As with other major spirit categories - rum, whiskey, gin, and tequila - adding sugar and citrus to pisco was an inevitability. So, as we have the Daiquiri, Gin Gimlet, Whiskey Sour and Margarita, we also have the Pisco Sour. Though like these other drink’s, the Pisco Sour has its own particulars and traditions that set it apart, namely the egg white.
The driving force being the Pisco Sour’s rise is widely attributed to a man named Victor Morris. He was an American exp-pat from Utah who moved to Peru in 1903 to work on the railroads. In 1916, clearly having enjoyed his time down there, he opened an American style bar in Lime called, fittingly, Morris’s Bar. Naturally, they served American style cocktails, one of which was the Pisco Sour. The bar became popular amongst Peru’s aristocratic and English-speaking clientele, earning Victor the nickname Gringo and bringing the Pisco Sour international notoriety.
Over time the drink spread as Morris’ bartenders left for other establishments and took the Pisco Sour with them (you can’t keep a good drink a secret. It may not be fair, but once created, it belongs to the world). Sadly, Morris’ Bar closed in 1929, but the Pisco Sour lived on. Notably through Mario Alfonso Bruijet Burgos who worked at Morris’ until it closed before moving to the Maury Hotel Bar where he stayed until his retirement, serving Pisco Sours all the way. Some credit him as the one one who added the bitters to the drink. Whether or not that’s true, the bitters where certainly there in 1951 when Charles Baker’s wrote his South American Gentleman's Companion. His recipe is from the Lima Country Club, it uses lemon and advises the mixer to "spot the surface with five or seven drops of Angostura bitters”.
As for the actual creator of the Pisco Sour, many credit Morris for that as well. That is until, 2012 when this scan of a pamphlet published in 1903 entitled Nuevo Manual de Cocina a la Criolla - or New Manual of Creole Cooking - was posted online by the Peruvian writer Raúl Rivera Escobar. In it is what we know today as the first appearance of the Pisco Sour, though it doesn’t go by the same name Pisco Sour - it’s listed simply as “cocktail” - but it’s all there, here’s part of a translation of the recipe: “an egg, a glass of pisco, a teaspoon of fine sugar, and a squeeze of lime….Hit all this in a shaker or punchbowl to form a little punch”.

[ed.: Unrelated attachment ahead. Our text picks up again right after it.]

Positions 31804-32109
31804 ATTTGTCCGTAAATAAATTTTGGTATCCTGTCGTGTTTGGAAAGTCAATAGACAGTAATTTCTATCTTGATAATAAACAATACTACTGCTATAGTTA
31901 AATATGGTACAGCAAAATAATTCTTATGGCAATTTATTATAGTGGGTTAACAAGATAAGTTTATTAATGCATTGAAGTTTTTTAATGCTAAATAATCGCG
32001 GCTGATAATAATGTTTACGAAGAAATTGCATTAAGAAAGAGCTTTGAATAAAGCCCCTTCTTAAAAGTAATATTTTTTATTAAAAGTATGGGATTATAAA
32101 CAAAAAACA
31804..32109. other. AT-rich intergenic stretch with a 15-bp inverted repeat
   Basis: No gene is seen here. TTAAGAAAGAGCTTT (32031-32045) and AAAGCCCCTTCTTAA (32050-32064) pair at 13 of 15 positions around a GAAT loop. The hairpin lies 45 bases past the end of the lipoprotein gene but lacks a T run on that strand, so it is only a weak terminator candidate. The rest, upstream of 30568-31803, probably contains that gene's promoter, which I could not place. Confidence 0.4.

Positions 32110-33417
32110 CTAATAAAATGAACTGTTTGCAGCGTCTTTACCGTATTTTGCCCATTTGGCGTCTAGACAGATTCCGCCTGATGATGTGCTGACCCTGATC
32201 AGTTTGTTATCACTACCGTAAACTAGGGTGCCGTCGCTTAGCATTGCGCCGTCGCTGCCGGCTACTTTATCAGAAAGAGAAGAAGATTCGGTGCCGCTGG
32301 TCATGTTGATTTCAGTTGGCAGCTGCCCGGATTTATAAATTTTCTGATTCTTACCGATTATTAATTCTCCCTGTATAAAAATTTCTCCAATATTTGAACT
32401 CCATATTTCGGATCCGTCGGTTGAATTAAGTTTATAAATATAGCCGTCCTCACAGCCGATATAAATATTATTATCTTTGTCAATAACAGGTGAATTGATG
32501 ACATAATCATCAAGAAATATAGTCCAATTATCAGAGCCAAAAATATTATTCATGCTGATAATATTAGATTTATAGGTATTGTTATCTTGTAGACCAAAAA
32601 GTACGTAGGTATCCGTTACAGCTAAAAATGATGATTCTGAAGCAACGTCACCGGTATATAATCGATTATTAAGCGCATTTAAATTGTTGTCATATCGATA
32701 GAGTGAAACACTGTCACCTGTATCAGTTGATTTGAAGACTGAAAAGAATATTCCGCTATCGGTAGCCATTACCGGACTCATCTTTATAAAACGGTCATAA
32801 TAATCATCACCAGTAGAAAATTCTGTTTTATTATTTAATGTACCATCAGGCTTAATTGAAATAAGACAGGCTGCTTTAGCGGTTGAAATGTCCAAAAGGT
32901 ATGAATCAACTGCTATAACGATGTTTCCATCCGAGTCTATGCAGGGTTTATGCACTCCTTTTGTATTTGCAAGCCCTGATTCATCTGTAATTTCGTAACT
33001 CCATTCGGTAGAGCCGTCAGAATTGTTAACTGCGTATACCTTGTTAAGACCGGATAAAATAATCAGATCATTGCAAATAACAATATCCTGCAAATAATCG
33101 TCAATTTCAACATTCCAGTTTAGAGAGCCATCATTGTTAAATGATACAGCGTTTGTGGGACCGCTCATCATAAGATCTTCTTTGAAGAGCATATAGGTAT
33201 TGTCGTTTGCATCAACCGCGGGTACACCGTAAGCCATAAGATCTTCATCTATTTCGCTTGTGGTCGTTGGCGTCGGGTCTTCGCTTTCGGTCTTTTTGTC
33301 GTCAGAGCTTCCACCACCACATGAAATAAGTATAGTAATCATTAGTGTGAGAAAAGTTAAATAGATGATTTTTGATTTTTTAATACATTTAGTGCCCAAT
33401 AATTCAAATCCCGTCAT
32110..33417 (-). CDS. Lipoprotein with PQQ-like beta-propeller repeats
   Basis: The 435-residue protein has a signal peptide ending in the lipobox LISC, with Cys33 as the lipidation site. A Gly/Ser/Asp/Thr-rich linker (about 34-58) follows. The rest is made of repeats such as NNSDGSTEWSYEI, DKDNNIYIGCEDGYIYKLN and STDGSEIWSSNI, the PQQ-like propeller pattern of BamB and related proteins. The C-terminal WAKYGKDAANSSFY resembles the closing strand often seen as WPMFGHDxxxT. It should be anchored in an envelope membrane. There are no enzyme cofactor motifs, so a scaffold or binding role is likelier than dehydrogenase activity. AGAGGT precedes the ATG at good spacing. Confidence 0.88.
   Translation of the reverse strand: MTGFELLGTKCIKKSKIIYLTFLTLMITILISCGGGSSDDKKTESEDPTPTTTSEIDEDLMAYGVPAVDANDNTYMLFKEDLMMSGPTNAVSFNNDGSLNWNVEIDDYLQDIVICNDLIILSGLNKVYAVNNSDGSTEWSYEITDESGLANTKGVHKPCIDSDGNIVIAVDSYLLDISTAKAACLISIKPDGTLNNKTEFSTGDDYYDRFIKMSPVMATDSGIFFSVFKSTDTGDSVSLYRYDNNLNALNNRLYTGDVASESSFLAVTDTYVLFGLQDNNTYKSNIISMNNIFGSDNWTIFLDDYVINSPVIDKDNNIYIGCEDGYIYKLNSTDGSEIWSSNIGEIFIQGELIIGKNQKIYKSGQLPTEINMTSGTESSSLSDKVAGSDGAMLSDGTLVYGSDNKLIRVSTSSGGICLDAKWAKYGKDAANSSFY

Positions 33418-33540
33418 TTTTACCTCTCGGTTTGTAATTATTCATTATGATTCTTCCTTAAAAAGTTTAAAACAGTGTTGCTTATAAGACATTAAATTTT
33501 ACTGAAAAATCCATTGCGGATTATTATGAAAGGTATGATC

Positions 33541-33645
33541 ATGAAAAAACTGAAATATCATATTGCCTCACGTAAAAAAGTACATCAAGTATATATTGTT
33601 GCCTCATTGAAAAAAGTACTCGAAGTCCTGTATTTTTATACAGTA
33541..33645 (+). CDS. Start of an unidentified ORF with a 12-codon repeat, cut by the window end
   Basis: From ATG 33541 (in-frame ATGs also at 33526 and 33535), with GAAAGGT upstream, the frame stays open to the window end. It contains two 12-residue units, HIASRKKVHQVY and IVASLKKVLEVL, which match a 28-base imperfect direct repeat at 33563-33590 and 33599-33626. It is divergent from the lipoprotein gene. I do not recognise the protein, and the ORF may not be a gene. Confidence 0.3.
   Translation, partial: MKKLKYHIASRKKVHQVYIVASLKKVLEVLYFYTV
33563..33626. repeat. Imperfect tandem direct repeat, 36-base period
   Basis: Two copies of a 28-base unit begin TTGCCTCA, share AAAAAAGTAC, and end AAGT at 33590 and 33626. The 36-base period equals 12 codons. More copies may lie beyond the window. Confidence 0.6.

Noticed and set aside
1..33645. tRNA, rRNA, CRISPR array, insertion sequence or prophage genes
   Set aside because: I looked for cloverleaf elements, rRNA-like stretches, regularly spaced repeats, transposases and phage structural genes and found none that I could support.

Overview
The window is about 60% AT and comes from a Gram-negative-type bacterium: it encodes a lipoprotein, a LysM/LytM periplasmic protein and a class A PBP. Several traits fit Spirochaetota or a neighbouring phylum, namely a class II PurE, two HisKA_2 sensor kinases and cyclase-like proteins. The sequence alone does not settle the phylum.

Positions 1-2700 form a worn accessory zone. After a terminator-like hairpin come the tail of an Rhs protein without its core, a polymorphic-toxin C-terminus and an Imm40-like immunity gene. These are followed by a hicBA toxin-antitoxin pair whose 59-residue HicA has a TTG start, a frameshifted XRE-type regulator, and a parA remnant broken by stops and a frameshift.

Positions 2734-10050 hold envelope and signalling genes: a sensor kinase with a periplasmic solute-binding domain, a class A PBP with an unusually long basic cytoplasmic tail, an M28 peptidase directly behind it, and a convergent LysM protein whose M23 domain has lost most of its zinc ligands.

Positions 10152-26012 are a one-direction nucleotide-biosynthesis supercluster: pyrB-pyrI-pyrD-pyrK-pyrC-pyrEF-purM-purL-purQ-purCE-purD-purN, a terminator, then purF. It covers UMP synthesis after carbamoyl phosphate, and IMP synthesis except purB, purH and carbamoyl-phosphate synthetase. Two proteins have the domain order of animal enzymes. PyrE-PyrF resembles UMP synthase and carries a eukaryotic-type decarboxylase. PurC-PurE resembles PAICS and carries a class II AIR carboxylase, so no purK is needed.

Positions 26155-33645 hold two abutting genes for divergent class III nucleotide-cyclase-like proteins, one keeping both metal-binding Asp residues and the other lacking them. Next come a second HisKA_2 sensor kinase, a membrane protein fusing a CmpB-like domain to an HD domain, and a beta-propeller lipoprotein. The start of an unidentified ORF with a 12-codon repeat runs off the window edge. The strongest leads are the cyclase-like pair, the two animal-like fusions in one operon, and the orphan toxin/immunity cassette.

The author the pamphlet is a man named S. E. Ledesma. We don’t know any more about him, but he probably wasn't the drinks creator either. Thanks to the Gold Rush, American culture had been present in Peru for decades, and cocktails were a key piece of that - including the Whiskey Sour which was very popular at the time and the Pisco Sour is no doubt based on. Despite all this, I think Morris still deserves plenty of credit. He may not have been the first one to make a Pisco Sour, but he and with his proteges were certainly the ones who introduced it to the world.
The Legend Spreads
In the 1940s and 50s, the Pisco Sour’s profile was elevated by Hollywood Stars vacationing in Peru such as Ava Garnder, John Wayne, and Orson Welles. Mr. Welles in particular apparently enjoyed them a great deal and is rumored to have once consumed 42 in one sitting. Of course, this is impossible, but it’s a tale that has probably helped spread word about the drink. Peru’s travel sites certainly still make use of it).
In the second half of the 20th century, the Pisco Sour found life outside of Peru when Joe Baum put it on the menu of his trendsetting Spanish restaurant La Fonda Del Sol in New York City, which opened in 1960. Joe Baum would go on to open the Rainbow Room in 1987 and hire Dale DeGroff as his head bartender, who of course would go and on to revitalize cocktail culture around the world. Today the Pisco Sour is widely considered a member of the essential cocktail canon and is one of only two on that list to hail from South America (along with the Caipirinha). After more than a century it’s tradition is alive and well, with no signs of slowing down.